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Cambodia Ranks Second Lowest in Rule of Law Index


A web screenshot from the website of World Justice Project show Cambodia's low ranking for 2017-2018. (Web screenshot from worldjusticeproject.org)

In the East Asia and the Pacific region, Cambodia came in last place out of 15 countries included in the report, and last in the group of 30 lower-middle income countries.

Cambodia has come second to bottom in an index of 113 countries ranked according to rule of law.

The World Justice Project (WJP), a non-governmental research group, ranked Cambodia one spot above Venezuela, a country in the midst of a humanitarian crisis, in its Rule of Law Index in late January.

In the East Asia and the Pacific region, Cambodia came in last place out of 15 countries included in the report, and last in the group of 30 lower-middle income countries.

The index looks at factors including constraints on government powers, corruption, open government, fundamental rights and access to criminal justice.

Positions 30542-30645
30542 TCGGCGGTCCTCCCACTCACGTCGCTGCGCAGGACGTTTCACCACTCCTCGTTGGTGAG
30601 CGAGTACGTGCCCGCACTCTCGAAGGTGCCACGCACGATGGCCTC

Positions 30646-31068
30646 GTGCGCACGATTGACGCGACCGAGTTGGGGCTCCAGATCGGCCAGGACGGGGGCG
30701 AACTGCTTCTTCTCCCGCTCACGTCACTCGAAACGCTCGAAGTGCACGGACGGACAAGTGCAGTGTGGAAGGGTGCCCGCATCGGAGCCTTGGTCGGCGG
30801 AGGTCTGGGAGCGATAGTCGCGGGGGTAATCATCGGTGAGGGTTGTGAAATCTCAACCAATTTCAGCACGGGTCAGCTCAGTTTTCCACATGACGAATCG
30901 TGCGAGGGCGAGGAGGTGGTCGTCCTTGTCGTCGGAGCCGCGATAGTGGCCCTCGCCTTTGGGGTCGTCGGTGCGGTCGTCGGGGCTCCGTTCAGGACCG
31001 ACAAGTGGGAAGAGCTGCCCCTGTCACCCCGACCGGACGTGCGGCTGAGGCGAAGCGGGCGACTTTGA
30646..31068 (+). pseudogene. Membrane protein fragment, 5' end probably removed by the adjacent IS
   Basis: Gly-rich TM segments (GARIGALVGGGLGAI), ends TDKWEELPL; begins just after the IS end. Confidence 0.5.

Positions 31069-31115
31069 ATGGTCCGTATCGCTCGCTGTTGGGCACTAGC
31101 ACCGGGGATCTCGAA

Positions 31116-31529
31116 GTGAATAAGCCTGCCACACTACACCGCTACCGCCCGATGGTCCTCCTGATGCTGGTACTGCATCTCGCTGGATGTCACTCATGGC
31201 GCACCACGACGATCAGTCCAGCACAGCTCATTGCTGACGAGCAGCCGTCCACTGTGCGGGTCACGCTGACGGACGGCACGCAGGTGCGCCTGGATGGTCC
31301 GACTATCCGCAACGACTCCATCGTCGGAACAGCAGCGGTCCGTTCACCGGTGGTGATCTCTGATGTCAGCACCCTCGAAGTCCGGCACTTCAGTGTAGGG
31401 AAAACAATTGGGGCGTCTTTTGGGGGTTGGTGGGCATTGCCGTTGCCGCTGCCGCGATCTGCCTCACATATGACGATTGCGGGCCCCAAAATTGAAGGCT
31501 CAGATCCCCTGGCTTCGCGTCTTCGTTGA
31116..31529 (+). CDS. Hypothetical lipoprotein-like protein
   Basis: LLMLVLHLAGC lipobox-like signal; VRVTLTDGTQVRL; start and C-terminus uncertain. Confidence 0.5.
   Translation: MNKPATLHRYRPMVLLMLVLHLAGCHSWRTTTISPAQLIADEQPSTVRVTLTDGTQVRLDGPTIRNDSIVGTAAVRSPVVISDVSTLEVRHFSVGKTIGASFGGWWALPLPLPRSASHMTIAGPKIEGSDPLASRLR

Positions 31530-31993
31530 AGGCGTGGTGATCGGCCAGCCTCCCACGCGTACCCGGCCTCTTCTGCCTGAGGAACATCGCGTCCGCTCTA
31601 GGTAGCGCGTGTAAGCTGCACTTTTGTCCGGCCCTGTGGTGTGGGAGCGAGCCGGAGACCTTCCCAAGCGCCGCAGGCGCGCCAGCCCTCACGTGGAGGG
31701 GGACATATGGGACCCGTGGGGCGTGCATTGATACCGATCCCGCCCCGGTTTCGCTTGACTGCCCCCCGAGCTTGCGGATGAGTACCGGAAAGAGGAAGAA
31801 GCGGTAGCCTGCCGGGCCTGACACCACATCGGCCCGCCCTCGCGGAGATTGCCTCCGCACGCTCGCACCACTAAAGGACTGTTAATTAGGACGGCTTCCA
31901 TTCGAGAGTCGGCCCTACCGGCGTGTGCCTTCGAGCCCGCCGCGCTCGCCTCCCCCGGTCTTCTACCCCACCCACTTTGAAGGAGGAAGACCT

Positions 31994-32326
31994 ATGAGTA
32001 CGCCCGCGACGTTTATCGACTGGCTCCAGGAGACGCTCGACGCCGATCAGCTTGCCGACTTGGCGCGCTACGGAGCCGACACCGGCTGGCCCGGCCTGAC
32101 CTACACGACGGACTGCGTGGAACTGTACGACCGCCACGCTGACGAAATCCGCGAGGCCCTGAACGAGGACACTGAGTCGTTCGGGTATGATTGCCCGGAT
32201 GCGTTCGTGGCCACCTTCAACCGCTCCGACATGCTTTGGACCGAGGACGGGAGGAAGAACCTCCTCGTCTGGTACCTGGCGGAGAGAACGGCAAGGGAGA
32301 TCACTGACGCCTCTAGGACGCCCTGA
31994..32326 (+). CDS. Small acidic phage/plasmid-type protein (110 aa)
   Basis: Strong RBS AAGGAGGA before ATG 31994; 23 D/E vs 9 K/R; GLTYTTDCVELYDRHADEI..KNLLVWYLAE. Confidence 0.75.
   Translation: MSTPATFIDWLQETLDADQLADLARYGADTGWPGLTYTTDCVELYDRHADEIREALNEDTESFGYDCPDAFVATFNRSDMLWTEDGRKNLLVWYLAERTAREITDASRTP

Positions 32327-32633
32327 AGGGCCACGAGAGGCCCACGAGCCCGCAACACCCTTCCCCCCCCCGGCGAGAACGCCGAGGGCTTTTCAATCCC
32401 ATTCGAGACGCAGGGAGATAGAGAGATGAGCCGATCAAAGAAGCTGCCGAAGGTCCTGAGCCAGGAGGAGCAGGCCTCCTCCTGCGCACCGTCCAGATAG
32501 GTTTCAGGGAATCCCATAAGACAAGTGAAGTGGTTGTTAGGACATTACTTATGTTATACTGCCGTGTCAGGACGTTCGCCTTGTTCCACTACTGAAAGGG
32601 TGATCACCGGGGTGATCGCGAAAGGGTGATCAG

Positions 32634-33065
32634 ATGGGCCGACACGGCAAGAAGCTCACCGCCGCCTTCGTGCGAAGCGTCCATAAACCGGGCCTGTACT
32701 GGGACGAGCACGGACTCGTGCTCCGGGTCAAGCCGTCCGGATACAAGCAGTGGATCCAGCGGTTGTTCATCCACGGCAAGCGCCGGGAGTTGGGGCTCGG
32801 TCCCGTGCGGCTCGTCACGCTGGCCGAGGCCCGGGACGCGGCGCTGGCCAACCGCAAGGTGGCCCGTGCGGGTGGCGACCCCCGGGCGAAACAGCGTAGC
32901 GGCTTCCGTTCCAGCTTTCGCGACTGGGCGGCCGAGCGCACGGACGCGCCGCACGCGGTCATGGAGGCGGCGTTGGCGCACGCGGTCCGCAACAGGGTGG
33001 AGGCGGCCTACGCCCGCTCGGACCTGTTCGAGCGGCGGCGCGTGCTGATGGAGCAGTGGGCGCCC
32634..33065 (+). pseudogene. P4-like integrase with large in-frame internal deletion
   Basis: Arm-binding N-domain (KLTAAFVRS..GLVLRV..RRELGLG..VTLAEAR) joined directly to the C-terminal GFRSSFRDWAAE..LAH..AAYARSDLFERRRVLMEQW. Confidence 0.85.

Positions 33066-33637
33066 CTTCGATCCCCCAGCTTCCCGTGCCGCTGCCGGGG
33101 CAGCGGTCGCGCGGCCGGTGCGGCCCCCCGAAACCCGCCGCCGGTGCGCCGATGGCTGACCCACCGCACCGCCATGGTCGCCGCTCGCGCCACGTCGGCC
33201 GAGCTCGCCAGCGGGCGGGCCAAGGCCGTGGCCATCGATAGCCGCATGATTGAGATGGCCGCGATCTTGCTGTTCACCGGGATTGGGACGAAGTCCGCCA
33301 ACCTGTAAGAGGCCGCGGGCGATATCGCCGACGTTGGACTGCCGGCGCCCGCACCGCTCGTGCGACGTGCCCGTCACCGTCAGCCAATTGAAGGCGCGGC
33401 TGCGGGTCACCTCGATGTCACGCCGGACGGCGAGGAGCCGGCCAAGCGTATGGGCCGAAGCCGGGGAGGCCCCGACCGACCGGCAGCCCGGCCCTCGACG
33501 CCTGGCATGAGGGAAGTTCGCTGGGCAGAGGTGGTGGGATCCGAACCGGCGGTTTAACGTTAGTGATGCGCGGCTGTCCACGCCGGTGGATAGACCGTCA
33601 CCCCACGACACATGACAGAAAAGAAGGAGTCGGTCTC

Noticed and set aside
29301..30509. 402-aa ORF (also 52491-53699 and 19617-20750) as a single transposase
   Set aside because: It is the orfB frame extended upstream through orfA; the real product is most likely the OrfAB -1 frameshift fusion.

“Effective rule of law is the foundation for communities of equity, opportunity, and peace,” William H. Neukom, WJP founder and CEO, was quoted as saying in a statement.

“No country has achieved a perfect realization of the rule of law. The WJP Rule of Law Index is intended to be a first step in setting benchmarks, informing reforms, stimulating programs, and deepening appreciation and understanding for the foundational importance of the rule of law,” he added.

The top three performers in the index were Denmark, Norway and Finland, while at the lower end of the spectrum Afghanistan placed above Cambodia, which was followed by Venezuela in last place.

“Globally, a majority of countries worldwide saw their scores decline since the publication of the last WJP Rule of Law Index (in October 2016) in the areas of human rights, checks on government powers, and civil and criminal justice,” the WJP statement said.

The report comes amid a months-long government crackdown on dissent that has seen the country’s main opposition party dissolved and its leader jailed on treason charges, as well as independent media, activists and civil society groups targeted by the courts and security services.

Chin Malin, justice ministry spokesman, could not be reached. Sok Eysan, ruling party spokesman, dismissed the report’s findings.

“We, in the name of Cambodians, don’t care about the figure of 100 or 200. We don’t accept that. The important thing is about the real situation in Cambodia. If they say that human rights severely declined, it is not true,” he said.

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